Astrobiologist Lewis Dartnell, in his article on, writes, “I suspect that if aliens did come to Earth, it would be as researchers: biologists, anthropologists, linguists, keen to understand the peculiar workings of life on Earth, to meet humanity and learn of our art, music, culture, languages, philosophies and religions.” Of course, this presupposes that an advanced alien civilization would find Humans interesting or even worth studying. Certainly beings who could cross interstellar distances could find better things to do with their time. It’s somewhat “Humanocentric” to think that we might be interesting to aliens. How interested am I to discover the wonders of the art, music, culture, etc…of termites? Not at all, thank you.

At the risk of projecting Human thought processes onto other sapients, I just want to noodle about WHY aliens might end up on Earth. What would drive them from the comforts of the world they evolved on and risk exposure to radiation, gravitational flux, and unimaginable distances? Then, with the insight I get from that, what kinds of conflict would arise that I would use to plot a story?

I suppose I could ask what drove our ancestors to get into tiny boats and sail across the oceans?

One thing that ancient Polynesian culture did well: “Polynesian navigation of the Pacific Ocean and its settlement began thousands of years ago. The inhabitants of the Pacific islands had been voyaging across vast expanses of ocean water sailing in double canoes or outriggers using [NOTE: “nothing more than” seemed patronizing to me] their knowledge of the stars and observations of sea and wind patterns to guide them…[The] islands are scattered across an ocean that covers 165 mil km2 (64 mil miles2)…The Lapita and their ancestors were skilled seafarers...”

So…property. When the Polynesians arrived at these islands, as far as historical accounts note, they were uninhabited, though for context, history is written by the victors, and 21st Century Humans believe they are more savage and uncaring than any other culture to evolve on Earth (I believe I already mentioned “Humanocentric” and patronizing? Did cultures exist on the islands the Polynesian culture overrode and subsumed?) They moved in, settled, then sent new colonists on ahead. Europeans also went to sea to find property. When they found that there were already Humans occupying the land they “discovered”, they legislated the indigenous people into animals, announced that the land was uninhabited, and any animal occupying the land could be driven away or killed.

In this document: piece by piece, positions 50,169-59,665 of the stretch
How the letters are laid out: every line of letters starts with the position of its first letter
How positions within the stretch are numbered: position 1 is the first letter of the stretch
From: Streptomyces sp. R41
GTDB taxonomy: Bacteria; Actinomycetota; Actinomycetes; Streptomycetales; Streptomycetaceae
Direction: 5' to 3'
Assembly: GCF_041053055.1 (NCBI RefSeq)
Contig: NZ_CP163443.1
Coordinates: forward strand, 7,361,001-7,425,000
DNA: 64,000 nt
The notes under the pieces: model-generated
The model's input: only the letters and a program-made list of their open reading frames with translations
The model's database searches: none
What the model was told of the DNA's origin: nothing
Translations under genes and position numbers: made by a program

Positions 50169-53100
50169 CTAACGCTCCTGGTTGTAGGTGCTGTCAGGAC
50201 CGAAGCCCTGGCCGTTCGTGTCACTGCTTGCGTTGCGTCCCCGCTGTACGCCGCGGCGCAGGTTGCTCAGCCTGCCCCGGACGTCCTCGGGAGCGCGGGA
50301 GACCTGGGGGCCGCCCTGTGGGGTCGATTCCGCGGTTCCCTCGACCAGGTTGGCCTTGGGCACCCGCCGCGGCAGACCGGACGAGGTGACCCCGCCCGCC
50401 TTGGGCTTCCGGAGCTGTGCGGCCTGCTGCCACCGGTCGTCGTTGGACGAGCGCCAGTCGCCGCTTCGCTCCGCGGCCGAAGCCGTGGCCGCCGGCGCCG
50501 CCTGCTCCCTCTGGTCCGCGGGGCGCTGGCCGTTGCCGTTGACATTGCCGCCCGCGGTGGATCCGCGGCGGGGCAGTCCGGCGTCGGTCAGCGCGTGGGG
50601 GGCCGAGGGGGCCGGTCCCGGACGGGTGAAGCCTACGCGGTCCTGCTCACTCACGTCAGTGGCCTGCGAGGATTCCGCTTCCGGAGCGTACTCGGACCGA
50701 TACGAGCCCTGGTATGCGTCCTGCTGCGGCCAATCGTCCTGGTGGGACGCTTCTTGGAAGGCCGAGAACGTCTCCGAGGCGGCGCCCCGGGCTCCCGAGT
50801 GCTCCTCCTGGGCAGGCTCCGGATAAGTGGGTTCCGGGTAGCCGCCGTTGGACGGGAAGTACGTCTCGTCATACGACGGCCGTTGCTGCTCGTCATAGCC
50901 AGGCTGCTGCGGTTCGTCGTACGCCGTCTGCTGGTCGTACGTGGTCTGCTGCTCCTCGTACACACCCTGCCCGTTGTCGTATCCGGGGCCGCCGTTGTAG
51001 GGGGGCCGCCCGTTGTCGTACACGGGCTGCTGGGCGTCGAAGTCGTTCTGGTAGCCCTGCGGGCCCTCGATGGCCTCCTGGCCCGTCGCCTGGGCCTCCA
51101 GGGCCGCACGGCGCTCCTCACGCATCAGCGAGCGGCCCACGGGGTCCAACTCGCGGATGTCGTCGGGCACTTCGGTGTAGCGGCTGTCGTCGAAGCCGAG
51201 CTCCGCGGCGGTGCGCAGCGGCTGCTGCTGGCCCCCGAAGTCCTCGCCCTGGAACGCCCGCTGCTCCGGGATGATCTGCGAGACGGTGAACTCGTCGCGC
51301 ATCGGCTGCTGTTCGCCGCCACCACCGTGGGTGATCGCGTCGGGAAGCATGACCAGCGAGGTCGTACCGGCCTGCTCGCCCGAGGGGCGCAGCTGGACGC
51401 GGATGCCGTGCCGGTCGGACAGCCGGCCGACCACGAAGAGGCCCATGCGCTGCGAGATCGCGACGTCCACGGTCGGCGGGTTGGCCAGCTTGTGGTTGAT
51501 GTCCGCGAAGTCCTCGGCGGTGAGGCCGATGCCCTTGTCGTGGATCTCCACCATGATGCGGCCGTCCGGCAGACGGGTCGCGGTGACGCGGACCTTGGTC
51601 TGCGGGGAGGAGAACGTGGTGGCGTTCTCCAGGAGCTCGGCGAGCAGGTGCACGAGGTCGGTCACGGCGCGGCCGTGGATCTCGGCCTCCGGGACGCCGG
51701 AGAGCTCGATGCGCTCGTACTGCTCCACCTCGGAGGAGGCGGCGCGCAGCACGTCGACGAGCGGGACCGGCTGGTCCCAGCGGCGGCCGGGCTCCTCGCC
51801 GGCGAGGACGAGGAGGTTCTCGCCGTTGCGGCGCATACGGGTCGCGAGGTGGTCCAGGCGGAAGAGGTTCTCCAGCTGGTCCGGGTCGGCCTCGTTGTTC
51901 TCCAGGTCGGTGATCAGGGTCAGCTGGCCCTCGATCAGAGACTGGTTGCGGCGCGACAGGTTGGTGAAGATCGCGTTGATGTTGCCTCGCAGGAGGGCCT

We hope that someday we meet Polynesian-like aliens; but what if we meet European-style aliens? The late Stephen Hawking, world renowned astrophysicist said 11 years ago, “‘We only have to look at ourselves to see how intelligent life might develop into something we wouldn’t want to meet,’ when he compared meeting aliens to Christopher Columbus meeting Native Americans, he quipped, ‘That didn’t turn out so well.’” Why do we even THINK that alien life would be conquering monsters?

Science fiction writer David Brin, best known for his UPLIFT novels, and a signatory of the petition protesting the campaign for active SETI said, “…we don’t know what’s out there and shouldn’t presume that aliens are benign…there are roughly 100 scenarios to explain why we haven’t heard from the aliens so far. About a dozen of those scenarios are unpleasant.”